Numbers Don't Lie

Tuesday, February 14, 2006

The corruption of nations

Nearly 50% of the world's nations are corrupt -- according to the Transparency International and a German-based think tank at the University of Passau.
"In some nations, the corruption is as basic as greasing the palms of the village police chief to let a bar stay open an hour past the regular closing time, or paying off a telephone company clerk to expedite installation of a phone line. In other cases, corruption means millions in payoffs, often to secret foreign-bank accounts, where development funds are siphoned that should have been used to expedite roads, schools, bridges or basic health and sanitary facilities designed to improve the lives of their people. "
However, there is doubt that corruption causes great harm to national economies, reports Jakob Svensson, an economist at the World Bank and Stockholm University. "China has been able to grow fast while being ranked among the most corrupt countries," Svensson notes.
Harvard University's Samuel Huntington argued that briberty and other shady practices have a bright side, helping firm operate efficiently in countries hampered by heavy-handed bureaucracies.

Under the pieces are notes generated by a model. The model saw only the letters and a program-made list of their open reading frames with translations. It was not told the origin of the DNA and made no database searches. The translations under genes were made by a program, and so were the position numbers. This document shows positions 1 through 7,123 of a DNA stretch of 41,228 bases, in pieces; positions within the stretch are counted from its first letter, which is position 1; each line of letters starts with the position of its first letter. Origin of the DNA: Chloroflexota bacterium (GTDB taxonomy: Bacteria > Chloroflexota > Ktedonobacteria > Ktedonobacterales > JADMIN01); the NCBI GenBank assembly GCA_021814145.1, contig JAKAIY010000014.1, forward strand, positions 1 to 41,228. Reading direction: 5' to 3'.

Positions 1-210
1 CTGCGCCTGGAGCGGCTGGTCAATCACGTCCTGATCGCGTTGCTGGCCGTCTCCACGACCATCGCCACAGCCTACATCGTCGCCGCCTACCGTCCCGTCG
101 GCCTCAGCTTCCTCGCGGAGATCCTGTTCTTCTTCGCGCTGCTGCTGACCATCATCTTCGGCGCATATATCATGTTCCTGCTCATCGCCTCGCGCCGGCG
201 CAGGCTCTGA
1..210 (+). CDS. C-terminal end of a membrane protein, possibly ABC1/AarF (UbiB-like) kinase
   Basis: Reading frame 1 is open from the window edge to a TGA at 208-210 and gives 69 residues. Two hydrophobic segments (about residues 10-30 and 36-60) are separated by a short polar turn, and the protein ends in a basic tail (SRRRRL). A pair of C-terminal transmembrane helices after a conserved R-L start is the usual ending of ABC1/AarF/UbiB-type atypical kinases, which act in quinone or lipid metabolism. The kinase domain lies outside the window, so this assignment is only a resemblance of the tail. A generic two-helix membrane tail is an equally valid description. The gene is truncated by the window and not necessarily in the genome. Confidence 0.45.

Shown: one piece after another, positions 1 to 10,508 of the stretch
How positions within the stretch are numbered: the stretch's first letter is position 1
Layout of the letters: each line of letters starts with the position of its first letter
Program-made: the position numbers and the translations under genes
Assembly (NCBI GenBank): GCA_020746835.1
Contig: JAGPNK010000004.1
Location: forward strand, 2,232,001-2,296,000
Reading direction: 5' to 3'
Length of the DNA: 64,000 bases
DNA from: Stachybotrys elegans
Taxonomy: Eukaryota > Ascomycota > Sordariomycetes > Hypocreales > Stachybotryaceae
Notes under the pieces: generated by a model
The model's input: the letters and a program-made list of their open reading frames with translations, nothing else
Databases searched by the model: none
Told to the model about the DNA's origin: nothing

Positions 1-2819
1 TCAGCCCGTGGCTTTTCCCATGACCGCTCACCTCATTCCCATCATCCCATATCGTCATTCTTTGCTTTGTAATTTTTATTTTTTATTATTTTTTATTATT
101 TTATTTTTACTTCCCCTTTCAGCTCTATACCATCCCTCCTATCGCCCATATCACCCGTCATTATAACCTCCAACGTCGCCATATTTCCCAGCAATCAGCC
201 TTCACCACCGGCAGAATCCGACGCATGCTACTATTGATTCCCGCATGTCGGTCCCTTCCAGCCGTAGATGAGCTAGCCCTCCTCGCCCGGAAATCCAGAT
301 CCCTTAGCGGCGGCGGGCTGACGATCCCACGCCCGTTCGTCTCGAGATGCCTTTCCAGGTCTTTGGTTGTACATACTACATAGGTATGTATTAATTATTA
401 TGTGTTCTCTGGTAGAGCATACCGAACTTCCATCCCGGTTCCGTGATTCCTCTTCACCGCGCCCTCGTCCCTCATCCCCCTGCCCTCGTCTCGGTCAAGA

Source: "Eight Questions About Corruption", Journal of Economics Perspectives", Summer 2005.



Blogger neysaruhl said...

I just have to say that I thoroughly enjoy reading your statistics. I actually quoted you on my site. I loved the statistic on websites and how users take 0.05 seconds to decide whether to stay or not. Extremely interesting stuff.

There is a joke I always say to the statisticians of the world ... Did you know that 67 (or any number)% of all statistics are made up on the spot?

Somehow you make statistics interesting to the average person and I just thought you should know. I hope you don't mind, but I put a link to your blog from mine. If you would like me to remove it, please let me know.

11:50 AM

Blogger Borna said...

ALL the worlds nations are corrupt... the only difference is to what degree.

5:17 AM

Anonymous Sam said...

In fact, the former description of corruption may instead be considered to be integral to the informal economy of a country:

5:44 AM


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